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This volume has its origin in part in a conference held in 2015 at Princeton University and proposes papers by various scholars concerning the late 4th/early 5th century female philosopher who taught in Alexandria in Egypt, Hypatia. Hypatia has become the object of considerable interest in recent studies.  Her tragic figure, a pagan woman philosopher lynched by Christians in Alexandria in 415, has attracted attention well beyond academic circles, as for example in Amenábar's film Agora, and appeals to current interest in woman in the history of philosophy and in gender studies. Women seemed to have found space, as intellectuals, in ancient schools of philosophy of Platonic and Pythagorean inspiration. We find them there as students and also as teachers. A much-admired predecessor of Hypatia, belonging to the second generation of schools inspired by Iamblichus, was Sosipatra, who taught in Pergamon and whose son Antoninos moved to Egypt. These philosophical schools had not forgotten Plato's claim that women can have capacities for virtue and knowledge equal to those of men (Republic 455d-457a). Already in Late Antiquity, Hypatia became the object of conflicting ideological representations. Damascius, a pagan philosopher of the late 5th/early 6th century, alludes with the story of her murder in Alexandria to the great shame which (classical) Athens inflicted on itself in condemning Socrates to die. Christian authors who reported on the death of Hypatia, in particular Socrates Scholasticus and John of Nikiu, made her murder serve divergent polemical purposes. Facilitating this instrumentalization of Hypatia, both in Antiquity and in the modern period, is the almost total loss of works written by her.
It seems that the nearest we can come to a sympathetic witness to Hypatia and her philosophy is the work of her devoted student Synesius of Cyrene. A first section of the present work is devoted to the relation between Hypatia and Synesius, a section including papers by A. Petkas, H. Seng and H. Harich-Schwarzbauer. Petkas discusses some texts of Synesius in relation to the position that they bear on Hypatia's relation to a debate "about the status of classical literary culture in a Christian dominated Alexandria" (9), with reference in particular to different Christian (in particular monastic) currents in the city. Seng surveys references to Hypatia in Synesius' works (including his letters), arranged in chronological groups. Seng notes Synesius' great respect for his teacher, who was, for him a "living symbol of philosophy" (49). Harich-Schwarzbauer argues for Synesius' letters as being a unified literary corpus in which Hypatia has a literary role, in relation to this referring to her reception in novels by Fritz Mauthner (Hypatia, 1892) and Umberto Eco (Baudolino). However, little that is substantial concerning Hypatia's philosophy emerges from these papers. A second section of the present volume concerns the historical context of Hypatia's life and death. The relation with Bishop Cyril of Alexandria, accused in ancient sources of inciting her murder, is discussed (W. Beers), as are the various representations in ancient historians of the murder (M. Haase), an interesting paper which compares the accounts of the destruction of sacred statues, in particular that of Serapis in Alexandria, with that of a person, Hypatia. A further paper (by D. Frankfurter) deals in a more general way with "the private devotions of intellectual Hellenes" and a last paper (by S. Gertz) deals with Hypatia in the context of "Alexandrian Neoplatonism" (I return to this paper below). The third and final section of the present book concerns the ancient and modern reception of the figure of Hypatia. J. Fisher suggests what he calls "literary consonances" with Hypatia to be found in Nonnus of Panopolis' Dionysiaca (Book 41). V. Leonard discusses a story told about Hypatia in Damascius' Vita Isidori, according to which Hypatia put an end to a student's amorous desire of her by showing him a menstrual cloth: "demonstrating the sign of impure material existence she said: 'This indeed is what you love, boy, nothing beautiful'". I do not think this represents "self-denigration" on Hypatia's part (174). If we pay attention to Damascius' Platonist vocabulary and thought, we can suppose that the point is that the world of material existence (genesis) is not where true beauty, the object of love, is to be found: this beauty is to be sought in a transcendent, immaterial life. The anecdote in Damascius looks like a mise en scène of a general philosophical point which had been made by Plotinus: "What then is the beauty in these [things in nature]? Certainly not the blood and the menstrual fluid" (Enn. V, 8, 2, 6-7). Leonard discusses this and other themes in the often misogynist and sexualized reception of Hypatia in ancient sources and in the 19th century (Charles Kingsley and others). E. Watts provides an elegant paper on two figures of the 18th century who published texts on Hypatia: John Toland and an anonymous French author, "Mademoiselle B.". Watts notes that Toland inaugurated critical interest and work on the ancient sources reporting on Hypatia, while not avoiding the instrumentalization of her in the context of contemporary polemics, whereas "Mademoiselle B." made the important move of ignoring these polemics and drawing attention to Hypatia herself, not so much to her murder as to her life and career, to the "true potential of female intellectuals" (205). Finally, C. Scheidegger Laemmle provides a very learned analysis of Amenábar's film Agora, where Hypatia is used again (commercially and ideologically), in relation for example to the US wars in Irak and Afganistan. The volume ends with a useful collection of ancient testimonies on Hypatia in English translation, a very detailed and useful commentary (by M. Haase) on Socrates Scholasticus' report on Hypatia's death, a Bibliography and Indices.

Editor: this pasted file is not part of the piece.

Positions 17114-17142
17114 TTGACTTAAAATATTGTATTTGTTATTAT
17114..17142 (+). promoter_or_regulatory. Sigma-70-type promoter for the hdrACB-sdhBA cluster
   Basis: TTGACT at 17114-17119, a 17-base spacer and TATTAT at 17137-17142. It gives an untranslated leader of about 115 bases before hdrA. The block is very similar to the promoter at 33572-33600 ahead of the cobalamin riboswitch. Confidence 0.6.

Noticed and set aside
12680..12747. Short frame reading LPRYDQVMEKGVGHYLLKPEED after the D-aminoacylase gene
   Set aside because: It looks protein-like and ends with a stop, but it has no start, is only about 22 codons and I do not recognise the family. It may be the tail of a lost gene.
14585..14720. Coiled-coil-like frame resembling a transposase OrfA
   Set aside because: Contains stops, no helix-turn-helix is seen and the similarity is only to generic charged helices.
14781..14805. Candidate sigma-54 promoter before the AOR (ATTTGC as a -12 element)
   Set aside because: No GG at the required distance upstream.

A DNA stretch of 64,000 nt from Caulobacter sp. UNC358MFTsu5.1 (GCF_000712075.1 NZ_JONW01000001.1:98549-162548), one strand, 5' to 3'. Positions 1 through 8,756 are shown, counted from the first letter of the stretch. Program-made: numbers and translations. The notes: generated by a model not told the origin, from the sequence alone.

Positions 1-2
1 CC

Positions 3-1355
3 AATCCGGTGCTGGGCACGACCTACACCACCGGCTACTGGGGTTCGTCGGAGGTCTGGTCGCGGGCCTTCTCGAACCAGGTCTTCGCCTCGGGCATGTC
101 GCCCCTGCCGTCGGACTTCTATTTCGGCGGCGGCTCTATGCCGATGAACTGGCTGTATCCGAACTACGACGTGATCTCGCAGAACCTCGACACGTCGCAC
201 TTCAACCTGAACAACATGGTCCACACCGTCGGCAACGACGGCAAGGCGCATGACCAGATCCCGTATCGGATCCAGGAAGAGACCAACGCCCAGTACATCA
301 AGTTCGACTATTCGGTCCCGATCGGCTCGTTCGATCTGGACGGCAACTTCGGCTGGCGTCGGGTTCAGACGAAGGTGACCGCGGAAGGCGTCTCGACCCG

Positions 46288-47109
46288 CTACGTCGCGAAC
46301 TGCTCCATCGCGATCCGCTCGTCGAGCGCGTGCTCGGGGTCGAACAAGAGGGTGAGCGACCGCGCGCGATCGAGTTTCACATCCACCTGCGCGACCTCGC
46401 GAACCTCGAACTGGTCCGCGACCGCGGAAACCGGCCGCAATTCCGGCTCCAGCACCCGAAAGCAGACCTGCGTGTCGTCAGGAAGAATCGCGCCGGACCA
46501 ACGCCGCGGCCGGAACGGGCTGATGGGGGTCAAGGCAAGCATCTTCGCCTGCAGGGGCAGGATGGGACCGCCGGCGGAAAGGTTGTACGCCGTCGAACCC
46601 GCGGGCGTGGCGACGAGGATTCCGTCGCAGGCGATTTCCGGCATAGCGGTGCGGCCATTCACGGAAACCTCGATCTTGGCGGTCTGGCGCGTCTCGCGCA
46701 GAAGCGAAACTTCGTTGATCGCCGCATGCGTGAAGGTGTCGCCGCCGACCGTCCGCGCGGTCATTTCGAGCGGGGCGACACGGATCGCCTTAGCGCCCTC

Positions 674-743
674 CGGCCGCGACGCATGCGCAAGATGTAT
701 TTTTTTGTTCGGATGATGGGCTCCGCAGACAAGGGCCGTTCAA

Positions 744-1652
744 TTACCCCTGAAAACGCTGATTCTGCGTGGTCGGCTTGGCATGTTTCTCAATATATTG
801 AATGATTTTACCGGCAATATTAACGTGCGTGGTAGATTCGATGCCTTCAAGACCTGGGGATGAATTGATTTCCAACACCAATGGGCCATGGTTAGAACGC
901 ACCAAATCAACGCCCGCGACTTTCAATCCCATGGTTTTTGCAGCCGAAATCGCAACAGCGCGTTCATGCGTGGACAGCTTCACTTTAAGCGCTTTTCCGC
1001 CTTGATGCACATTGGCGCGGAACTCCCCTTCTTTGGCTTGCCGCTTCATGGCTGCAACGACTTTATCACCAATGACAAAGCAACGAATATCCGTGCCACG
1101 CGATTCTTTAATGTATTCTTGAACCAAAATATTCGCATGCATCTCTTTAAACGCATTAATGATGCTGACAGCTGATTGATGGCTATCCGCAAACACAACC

While this collection of papers offers papers of varying quality and pertinence on Hypatia's context and reception, it appears to me that what is most weakly represented is what was probably of most importance to her: her philosophy. Gertz's paper, to which one might turn, disappoints. While referring to some themes in Synesius, he leaves him aside, on the superficial grounds that a student can often "have little in common with his or her teacher" (138). Gertz seems ultimately to be under the influence of Karl Praechter's contrast between the Athenian and the Alexandrian schools (although he knows that this contrast has been refuted) in relating Hypatia to the philosophy of Plotinus and Porphyry, rather than that of Iamblichus. (The philosophy of Iamblichus should not be reduced to interest in theurgy.) Instead, he discusses at greater length a much later Alexandrian philosopher, Olympiodorus (6th century), who is a good deal further removed from Hypatia than was Synesius. I would like to propose that we can come nearer to Hypatia, for example in a text of Synesius, the De regno (composed around 400, when Hypatia was teaching in Alexandria), where the personification of philosophy teaches the Emperor Arcadius how to rule. Philosophy lives primarily a transcendent life of knowledge; she does not subordinate herself to the pressures of political affairs, but her advice can bring benefits to human existence in the sensible world. Here, Synesius' much admired and venerated teacher could take on the "face of true Philosophy," as Isidore did for Proclus in Damascius' Vita Isidori (fr. 129a Zintzen).
 One might mention in particular the book by Maria Dzielska, Hypatia of Alexandria, Engl. version Cambridge, 1995.
Dominic J. O'Meara